Thank you for taking the time to take action today!

Sincerely,

Melody

Melody Himel Clarke

(202) 716-9738

Mid-Atlantic Regional Coordinator

Tell a Friend about our Sentinel Program!

Follow us on Twitter: @Heritage_Action and me, @TheRightMelody.  Our hashtag is #Haction.

melody.clarke@heritageaction.com


Heritage Call Notes April 24, 2017

Please be sure your Representative and Senators hear from you on the important policy discussions outlined below! I will be standing by to assist. Please let me know any questions you may have or any way I may help.

The House and Senate are back from their two-week Easter recess and have four days before government discretionary funding lapses. Congress will consider legislation to fund the federal government past April 28th and may consider a revised version of the American Health Care Act (AHCA). The Senate confirmed Sonny Perdue as Agricultural Secretary earlier today.

 

Continuing Resolution (CR): Lawmakers have until Friday to extend federal discretionary funding beyond the current April 28th deadline. President Trump initially requested an $18 billion reduction in spending over the next five months while also providing an additional $30 billion for the military and$1.5 billion for construction of a southern border wall. Many conservatives agree with the President and would like the spending bill to reflect conservative policy priorities as well as lower overall federal spending. While nothing has been decided, these asks appear to be dead on arrival even though Republicans control the House and Senate.

 

Referencing conservatives, Rep. Tom Cole (R-Okla.) said: “They have to work with somebody to keep the government open…So if you can come to the table, great. If you can’t, then don’t be surprised if the train moves in another direction; because it has to.” One report suggested that “The White House felt like the plans — at least where they stood [in March] — could’ve been drafted by Obama.”

 

Even though the deadline is just a few days away, rank-and-file Republicans have no clue what their leadership will ask them to vote for later this week. While conservative lawmakers and their constituents are left in the dark, Senate Democrats are demanding no funding for the border wall and want to include billions in funding to bail out insurance companies under Obamacare known as “cost-sharing subsidies.”
Any funding bill should be used to advance key administration priorities, including overall spending levels and key policy changes, such as funds to begin building the southern border wall. Additionally, no funding should be appropriated for Obamacare’s cost sharing subsidies.

 

Obamacare Repeal Debate Continues: Last summer, House Republicans released their plan to repeal and replace Obamacare. The “Better Way” said:

 

“Obamacare is making things worse by the day. It drives up premiums and deductible costs for individuals, families, and businesses. It forces people off the plans they like. It fuels waste, fraud, and abuse. And it cannot be fixed. Its knot of regulations, taxes, and mandates cannot be untangled. Obamacare must be fully repealed so we can start over and take a new approach.”

 

This is exactly right. It is what Republicans campaigned on in 2010, 2012, 2014 and 2016. It is what they voted on dozens of time. And it is what they promised America if they won the House, Senate and White House. It was the type of approach that would have united the Republican Party; instead, House Speaker Paul Ryan worked with a small group of moderate lawmakers to draft the American Health Care Act (H.R. 1628). This bill was bad policy and bad politics, but it was also bad process. Conservative lawmakers were left out, conservative health care scholars were left out, and conservative activists were left out.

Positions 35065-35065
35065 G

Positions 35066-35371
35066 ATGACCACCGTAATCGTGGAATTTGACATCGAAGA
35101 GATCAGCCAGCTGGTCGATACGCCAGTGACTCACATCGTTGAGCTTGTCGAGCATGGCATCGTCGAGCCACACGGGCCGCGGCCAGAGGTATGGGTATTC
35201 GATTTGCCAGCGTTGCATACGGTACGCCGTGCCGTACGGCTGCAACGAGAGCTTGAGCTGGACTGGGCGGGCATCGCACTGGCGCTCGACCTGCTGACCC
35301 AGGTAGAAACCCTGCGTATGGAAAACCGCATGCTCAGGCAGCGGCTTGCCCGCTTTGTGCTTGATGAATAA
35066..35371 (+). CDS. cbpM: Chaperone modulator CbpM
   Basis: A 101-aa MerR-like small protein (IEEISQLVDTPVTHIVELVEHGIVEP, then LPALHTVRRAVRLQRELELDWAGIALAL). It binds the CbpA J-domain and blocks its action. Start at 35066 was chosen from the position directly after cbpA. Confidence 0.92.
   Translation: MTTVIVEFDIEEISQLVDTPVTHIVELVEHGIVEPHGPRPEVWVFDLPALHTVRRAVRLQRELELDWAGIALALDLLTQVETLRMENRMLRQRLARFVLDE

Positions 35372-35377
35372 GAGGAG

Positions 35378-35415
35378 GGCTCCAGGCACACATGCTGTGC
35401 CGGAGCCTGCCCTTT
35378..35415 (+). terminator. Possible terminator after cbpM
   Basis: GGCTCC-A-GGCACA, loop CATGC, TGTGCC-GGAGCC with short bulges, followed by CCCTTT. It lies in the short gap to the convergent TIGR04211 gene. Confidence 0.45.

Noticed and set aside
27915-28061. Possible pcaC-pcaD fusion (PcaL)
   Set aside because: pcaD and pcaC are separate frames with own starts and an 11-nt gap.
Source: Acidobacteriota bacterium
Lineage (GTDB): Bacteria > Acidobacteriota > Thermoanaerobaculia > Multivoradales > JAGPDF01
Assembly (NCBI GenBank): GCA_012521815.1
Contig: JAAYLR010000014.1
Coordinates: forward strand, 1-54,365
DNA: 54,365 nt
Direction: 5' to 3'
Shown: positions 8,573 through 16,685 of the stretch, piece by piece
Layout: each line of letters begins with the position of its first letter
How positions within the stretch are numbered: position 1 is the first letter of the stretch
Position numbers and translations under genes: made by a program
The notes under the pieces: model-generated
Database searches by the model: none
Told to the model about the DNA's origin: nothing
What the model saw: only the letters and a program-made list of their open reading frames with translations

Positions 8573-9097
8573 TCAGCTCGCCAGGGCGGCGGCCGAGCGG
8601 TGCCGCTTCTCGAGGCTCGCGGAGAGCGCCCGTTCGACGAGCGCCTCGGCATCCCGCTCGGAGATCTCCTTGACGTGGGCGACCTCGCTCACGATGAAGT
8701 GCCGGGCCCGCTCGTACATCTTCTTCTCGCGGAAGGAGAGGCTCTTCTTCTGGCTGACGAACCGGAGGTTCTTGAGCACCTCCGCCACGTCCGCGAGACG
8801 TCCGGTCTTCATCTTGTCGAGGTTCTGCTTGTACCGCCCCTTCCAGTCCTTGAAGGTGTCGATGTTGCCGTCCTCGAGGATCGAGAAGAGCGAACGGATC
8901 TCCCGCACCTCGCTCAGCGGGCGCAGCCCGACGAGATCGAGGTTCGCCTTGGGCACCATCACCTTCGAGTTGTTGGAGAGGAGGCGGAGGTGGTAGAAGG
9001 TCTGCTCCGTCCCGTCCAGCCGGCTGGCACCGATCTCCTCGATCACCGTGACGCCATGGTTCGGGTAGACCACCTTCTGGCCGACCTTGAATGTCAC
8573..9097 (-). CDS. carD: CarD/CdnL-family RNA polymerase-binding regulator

Thankfully, conservatives inside the beltway, led by the House Freedom Caucus and Heritage Action, and conservatives outside the beltway like you rejected the AHCA for a variety of reasons, but mainly for its failure to include a repeal of the regulatory architecture of Obamacare that is responsible for the rising cost of health care. This regulatory architecture is found in Title I of Obamacare and includes a number of insurance regulations and mandates such as community rating, essential health benefits, guarantee issue, actuarial value, among others. Taken together, these mandates and regulations restrict consumer choice and drive up the cost of health care premiums by a national average of 44.5 to 68 percent. If the House passed the AHCA and it was signed into law, the heart of Obamacare would have remained the law of the land and health care premiums would have continued to increase leading up to the 2018 elections.

 

Why in the world has Obamacare repeal been so hard? Well the answer is actually simple: far too many Republicans like the basic premise of Obamacare, which was to turn health insurance companies into publicly regulated utilities. They ran on repeal because it was a good political message — during the 2010 midterms there was $108 million in ads against Obamacare and 87 new Republicans were elected — but few ever thought they would have an opportunity to actually repeal the law. Heritage Action has critiqued liberal members of the Republican Party — namely the House Tuesday Group — for their unwillingness to advance conservative priorities, but their acceptance of Obamacare is stunning.

 

Fortunately, last week it was reported that Mark Meadows — the chairman of the House Freedom Caucus — is negotiating with Tom MacArthur — the chairman of the House Tuesday Group — on Obamacare. Contrary to Paul Ryan and House leadership’s desire to run away from Obamacare repeal, Meadows is negotiating in good faith to do three things: